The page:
Sriki may be an outlier in using crypto for illicit purposes, as suggested by his own voluntary statement. Equally, cryptocurrencies are not only used for crime, nor are they the only means to run illicit activities.
Yet, at a time when India is debating whether to regulate or ban cryptocurrencies, Sriki’s case throws up important red flags. These include the vulnerability of tech-based assets or currencies and the ability to execute crimes with greater anonymity using cryptocurrencies.
These risks have been flagged off by a number of regulatory bodies. Agencies like the Bank of International Settlements have repeatedly raised concerns about money laundering and terror financing concerns linked to cryptocurrencies.
In a report in April 2021, the BIS said that a number of jurisdictions have performed national risk assessment linked to illicit activities using cryptocurrencies. “These assessments largely conclude that the risks associated with cryptoassets are relatively high or have grown over the last few years…”
The industry argues that lessons have been learnt along the way and safety features are being built in.
“The use of cryptocurrencies on the darknet rose because it was difficult to share legitimate payment details like your credit card number there. But as the crypto ecosystem has developed, we note that there is an increase in compliance standards and a marked drop in the share of illegal transactions,” said Sathvik Vishwanath, chief executive officer and co-founder, Unocoin.
Shivam Thakral, chief executive of BuyUcoin, argued that exchanges have ramped up their security now, compared with 2017-18, when Sriki’s hacks had taken place. “Now exchanges don’t allow access to their core servers unless it is from list of approved IP addresses,” Thakral said. “So for a hacker to access the servers is next to impossible.”
It’s difficult to completely do away with hacks though and losing cryptocurrency through hacks is a very real problem, said Sharat Chandra, blockchain and emerging tech evangelist.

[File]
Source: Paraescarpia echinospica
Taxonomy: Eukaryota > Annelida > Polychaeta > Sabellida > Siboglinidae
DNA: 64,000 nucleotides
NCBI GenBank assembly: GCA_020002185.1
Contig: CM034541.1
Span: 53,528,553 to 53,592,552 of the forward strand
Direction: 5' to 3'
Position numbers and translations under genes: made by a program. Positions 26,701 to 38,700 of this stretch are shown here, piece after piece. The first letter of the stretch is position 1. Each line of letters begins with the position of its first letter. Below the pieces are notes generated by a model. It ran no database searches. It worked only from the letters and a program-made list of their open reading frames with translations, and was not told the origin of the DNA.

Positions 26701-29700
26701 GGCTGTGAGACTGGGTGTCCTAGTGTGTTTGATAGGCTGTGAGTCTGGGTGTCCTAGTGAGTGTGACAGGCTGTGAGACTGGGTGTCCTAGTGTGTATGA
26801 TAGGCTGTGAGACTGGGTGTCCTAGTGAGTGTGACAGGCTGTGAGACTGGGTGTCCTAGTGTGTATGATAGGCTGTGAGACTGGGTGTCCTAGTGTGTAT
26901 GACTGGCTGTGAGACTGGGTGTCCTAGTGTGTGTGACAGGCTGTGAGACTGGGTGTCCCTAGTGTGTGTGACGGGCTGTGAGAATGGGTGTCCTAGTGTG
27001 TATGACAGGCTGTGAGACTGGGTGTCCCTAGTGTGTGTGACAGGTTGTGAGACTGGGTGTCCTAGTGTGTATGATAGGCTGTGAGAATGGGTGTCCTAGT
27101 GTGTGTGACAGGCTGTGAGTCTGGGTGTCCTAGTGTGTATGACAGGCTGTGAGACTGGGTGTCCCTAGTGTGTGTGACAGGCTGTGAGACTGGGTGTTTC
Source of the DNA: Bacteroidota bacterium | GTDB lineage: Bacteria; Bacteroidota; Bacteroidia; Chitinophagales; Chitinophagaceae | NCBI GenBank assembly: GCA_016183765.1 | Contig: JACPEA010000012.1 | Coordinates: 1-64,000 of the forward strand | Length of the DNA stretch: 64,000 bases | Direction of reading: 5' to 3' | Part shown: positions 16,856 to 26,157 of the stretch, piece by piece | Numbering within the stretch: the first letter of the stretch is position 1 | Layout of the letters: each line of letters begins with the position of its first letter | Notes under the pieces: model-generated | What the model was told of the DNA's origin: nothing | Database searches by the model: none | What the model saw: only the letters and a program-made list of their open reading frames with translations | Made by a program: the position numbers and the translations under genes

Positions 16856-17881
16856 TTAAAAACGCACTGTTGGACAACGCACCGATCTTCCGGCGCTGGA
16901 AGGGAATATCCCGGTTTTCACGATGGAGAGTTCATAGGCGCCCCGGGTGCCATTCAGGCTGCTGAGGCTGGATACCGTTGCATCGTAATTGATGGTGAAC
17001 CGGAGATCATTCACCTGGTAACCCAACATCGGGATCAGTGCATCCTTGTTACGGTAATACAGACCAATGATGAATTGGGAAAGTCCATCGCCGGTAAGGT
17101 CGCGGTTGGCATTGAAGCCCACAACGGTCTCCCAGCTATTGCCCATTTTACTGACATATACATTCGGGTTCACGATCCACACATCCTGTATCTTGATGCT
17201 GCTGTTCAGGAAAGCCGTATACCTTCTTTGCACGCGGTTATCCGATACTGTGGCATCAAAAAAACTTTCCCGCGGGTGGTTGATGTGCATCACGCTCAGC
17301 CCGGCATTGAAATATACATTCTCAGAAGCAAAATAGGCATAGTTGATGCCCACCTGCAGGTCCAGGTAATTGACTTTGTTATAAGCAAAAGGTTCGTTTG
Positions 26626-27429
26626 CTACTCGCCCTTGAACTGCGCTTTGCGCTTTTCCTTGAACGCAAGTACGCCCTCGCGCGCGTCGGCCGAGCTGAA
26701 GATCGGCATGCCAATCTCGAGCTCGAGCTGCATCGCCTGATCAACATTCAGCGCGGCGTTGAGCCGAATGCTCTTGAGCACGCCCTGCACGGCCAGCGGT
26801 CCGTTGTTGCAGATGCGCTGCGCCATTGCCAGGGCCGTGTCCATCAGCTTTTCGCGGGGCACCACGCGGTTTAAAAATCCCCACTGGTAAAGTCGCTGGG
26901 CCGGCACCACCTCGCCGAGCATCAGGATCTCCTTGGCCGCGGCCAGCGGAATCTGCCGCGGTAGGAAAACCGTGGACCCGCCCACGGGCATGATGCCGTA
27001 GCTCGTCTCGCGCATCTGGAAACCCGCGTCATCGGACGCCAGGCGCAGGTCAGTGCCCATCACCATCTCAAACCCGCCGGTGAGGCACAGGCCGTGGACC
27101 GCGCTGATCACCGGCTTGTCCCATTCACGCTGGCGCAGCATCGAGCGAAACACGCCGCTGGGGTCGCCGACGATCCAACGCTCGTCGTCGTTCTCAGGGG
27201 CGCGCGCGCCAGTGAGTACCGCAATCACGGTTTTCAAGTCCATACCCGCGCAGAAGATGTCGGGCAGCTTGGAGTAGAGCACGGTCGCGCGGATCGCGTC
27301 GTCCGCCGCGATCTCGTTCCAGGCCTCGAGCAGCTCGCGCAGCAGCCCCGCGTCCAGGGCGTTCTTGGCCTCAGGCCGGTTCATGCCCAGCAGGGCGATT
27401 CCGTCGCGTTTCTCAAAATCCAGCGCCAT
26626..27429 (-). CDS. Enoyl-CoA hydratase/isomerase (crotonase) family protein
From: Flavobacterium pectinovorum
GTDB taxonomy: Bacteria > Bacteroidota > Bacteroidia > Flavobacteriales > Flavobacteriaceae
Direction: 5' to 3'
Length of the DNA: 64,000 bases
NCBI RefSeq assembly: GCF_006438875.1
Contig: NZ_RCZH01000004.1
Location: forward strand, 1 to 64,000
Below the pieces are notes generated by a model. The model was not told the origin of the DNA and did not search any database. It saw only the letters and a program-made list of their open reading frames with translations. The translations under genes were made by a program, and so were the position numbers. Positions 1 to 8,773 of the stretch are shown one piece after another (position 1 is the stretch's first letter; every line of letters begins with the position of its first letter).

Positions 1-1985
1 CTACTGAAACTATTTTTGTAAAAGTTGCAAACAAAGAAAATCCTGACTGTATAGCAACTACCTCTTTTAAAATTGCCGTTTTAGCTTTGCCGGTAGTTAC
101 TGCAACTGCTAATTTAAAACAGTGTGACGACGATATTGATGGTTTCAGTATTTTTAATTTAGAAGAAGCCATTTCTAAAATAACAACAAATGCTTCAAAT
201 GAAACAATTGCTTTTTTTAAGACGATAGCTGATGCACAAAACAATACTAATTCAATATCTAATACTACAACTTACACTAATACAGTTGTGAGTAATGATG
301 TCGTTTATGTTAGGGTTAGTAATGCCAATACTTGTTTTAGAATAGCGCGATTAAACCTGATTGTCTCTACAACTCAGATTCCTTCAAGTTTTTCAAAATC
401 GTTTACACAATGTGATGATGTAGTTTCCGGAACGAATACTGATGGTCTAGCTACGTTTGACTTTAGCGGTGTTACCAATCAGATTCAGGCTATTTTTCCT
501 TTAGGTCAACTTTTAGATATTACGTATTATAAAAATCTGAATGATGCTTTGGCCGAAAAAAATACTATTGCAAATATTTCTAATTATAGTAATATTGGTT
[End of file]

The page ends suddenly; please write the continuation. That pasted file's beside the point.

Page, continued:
“There are two ways to counter this. Firstly, the exchanges could insure the cryptocurrencies held in the customer’s wallet through a specialised insurance company,” Chandra said. “The other, and maybe more efficient, way is to have decentralised wallets.”
Typically, exchanges hold the customer’s wallet in a central server, making the information vulnerable to hacks. In a decentralised format, the customers self-host their crypto wallets.
Vishwanath of Unocoin argues in today’s tech-driven world, all financial systems can be hacked into. But he acknowledges that with cryptocurrencies, the problem is slightly more complex.
“If someone hacks a bank’s server, they tend to get only financial data and not actual money. For the hacker to use this data and extract money is a time-consuming process. In the case of cryptocurrencies, what they are stealing is an actual asset which has immediate worth,” Vishwanath said.
Thakral doesn’t share that view.
The likelihood of losing money on a crypto exchange, compared with a fiat entity like a bank, are pretty much the same, he said. “Users need to follow basic principles like not sharing password with unauthorised person intentionally or unintentionally.”
“We’re also seeing authorities being more vigilant of any crypto related breaches, even though there is no legislation to regulate cryptocurrencies,” Thakral said. “We have received multiple requests from agencies on certain suspect transactions and we cooperate fully.”